National LGBT Groups Are Targeting Individual Cities, But…

February 15

By Autumn Leva – Vice President of Strategy

The top LGBT activist groups in the country have a well-coordinated plan.

Their “golden calf” is to add the words “sexual orientation and gender identity” to every state’s and our federal so-called nondiscrimination laws so that anyone who identifies themselves with those classifications gets special protections under the law—just like we intentionally have for the classifications of race, national origin, religion, and others.

To be clear, it’s a big deal to add a new group’s classification to nondiscrimination laws—and it should be.

There are times when special protections for a group are necessary and right. Our country’s history of systemic and deeply-rooted slavery, racism, exclusion, and even violence toward the Black community is a clear example of one of these times. The federal Civil Rights (nondiscrimination) laws protecting individuals from discrimination simply because they belong to a particular racial group provided critical—and even life-saving—protections for Black Americans. Prior to the Civil Rights laws, it was legal for not just a private business owner, but even a government office, to deny a person employment simply because of the color of his skin.

The point is that we reserve creating “special protected groups” in the law for the most serious and compelling reasons like systemic racism.

This is why the LGBT lobby has found it difficult to convince lawmakers to add their preferred groups of “sexual orientation and gender identity” to the states’ nondiscrimination laws—because the LGBT advocacy groups haven’t been able to show state-sponsored systemic and deeply-rooted discrimination against their preferred groups.

State lawmakers are right to reject adding the LGBT lobby’s special groups because the “sexual orientation group” is based upon behavior, which makes it very hard to define. And the “gender identity group” is based upon a person identifying on a spectrum of boy to girl, or seemingly infinite other possibilities anywhere between (or not identifying on the spectrum at all)—again, making that group hard to define and therefore hard to determine how to protect in the law.

But the LGBT national groups are undeterred. They’ve instead shifted their focus from state Capitols to targeting vulnerable towns and cities across America—passing “sexual orientation and gender identity” special classifications at the city level. This means that in some states, the college towns and most liberal cities list sexual orientation and gender identity as protected classes, but the rest of the state does not. This causes confusion in the law and creates problems for well-meaning citizens—especially business owners—in those targeted cities.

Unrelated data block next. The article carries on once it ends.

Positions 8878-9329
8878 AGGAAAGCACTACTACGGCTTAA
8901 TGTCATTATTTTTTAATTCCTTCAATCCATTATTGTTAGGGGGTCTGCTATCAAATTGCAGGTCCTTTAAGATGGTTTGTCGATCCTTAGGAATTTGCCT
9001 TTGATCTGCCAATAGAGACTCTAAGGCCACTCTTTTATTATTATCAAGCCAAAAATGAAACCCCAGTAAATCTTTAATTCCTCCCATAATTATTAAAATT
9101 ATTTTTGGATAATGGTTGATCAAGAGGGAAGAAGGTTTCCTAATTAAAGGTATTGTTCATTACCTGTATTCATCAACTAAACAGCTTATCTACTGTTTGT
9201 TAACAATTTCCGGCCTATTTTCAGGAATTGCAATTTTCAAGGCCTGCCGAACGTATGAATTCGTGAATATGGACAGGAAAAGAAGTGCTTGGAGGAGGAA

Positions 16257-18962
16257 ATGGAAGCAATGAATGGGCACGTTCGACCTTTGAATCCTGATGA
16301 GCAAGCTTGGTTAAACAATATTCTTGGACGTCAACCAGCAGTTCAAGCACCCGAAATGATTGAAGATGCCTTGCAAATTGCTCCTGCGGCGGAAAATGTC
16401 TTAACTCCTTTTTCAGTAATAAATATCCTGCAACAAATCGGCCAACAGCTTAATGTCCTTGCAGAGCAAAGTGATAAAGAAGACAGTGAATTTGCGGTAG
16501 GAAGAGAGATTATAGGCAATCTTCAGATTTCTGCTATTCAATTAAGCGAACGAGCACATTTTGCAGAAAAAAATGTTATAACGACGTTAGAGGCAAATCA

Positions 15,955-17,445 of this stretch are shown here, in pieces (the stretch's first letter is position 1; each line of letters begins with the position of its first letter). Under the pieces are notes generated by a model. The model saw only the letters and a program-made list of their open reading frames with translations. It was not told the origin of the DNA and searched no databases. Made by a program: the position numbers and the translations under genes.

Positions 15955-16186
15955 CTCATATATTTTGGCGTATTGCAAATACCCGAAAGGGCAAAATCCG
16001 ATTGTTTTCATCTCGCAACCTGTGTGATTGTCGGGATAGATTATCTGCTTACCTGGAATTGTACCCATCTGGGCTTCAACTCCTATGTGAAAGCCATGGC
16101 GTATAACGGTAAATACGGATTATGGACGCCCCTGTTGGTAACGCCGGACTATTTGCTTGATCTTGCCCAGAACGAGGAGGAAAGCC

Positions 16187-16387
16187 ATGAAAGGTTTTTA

But here’s the encouraging news…some states are successfully pushing back, protecting their individual cities and maintaining consistency in their state’s protected classes. Arkansas is one state that has successfully pushed back, with the help of our state ally, Arkansas Family Council!

Several years ago, Arkansas Family Council helped state legislators successfully pass a law that makes clear that an individual city cannot add any new “protected class” that is not a protected class listed in the statewide statutes. Despite this good law, Fayetteville, Arkansas attempted to add “sexual orientation and gender identity” as protected classes in 2015. After years of legal battles, at the end of January the Arkansas Supreme Court finally ruled that Fayetteville cannot enforce their “sexual orientation and gender identity” ordinance because it violates Arkansas state law regarding protected classes. Congratulations, Arkansas!

So far, only a few states (Arkansas, North Carolina, and Tennessee) prevent their cities from adding “sexual orientation and gender identity” as new protected legal classes. We need more states to follow their lead!

So what can you do?

  1. Be a light in your city!
    Know what’s going on in your city, and let your local state family policy council know immediately if your city is considering adding new protected classes. We’ll need your help to rally others who will join together to help city leaders understand why adding new protected classes is a bad idea.
  2. Contact your state lawmaker!
    Ask your state lawmakers to pass a bill like Arkansas’ that prevents cities in your state from adding new protected classes! Find your state lawmakers HERE.

Standing for Truth with you,

Autumn Leva,
Vice President of Strategy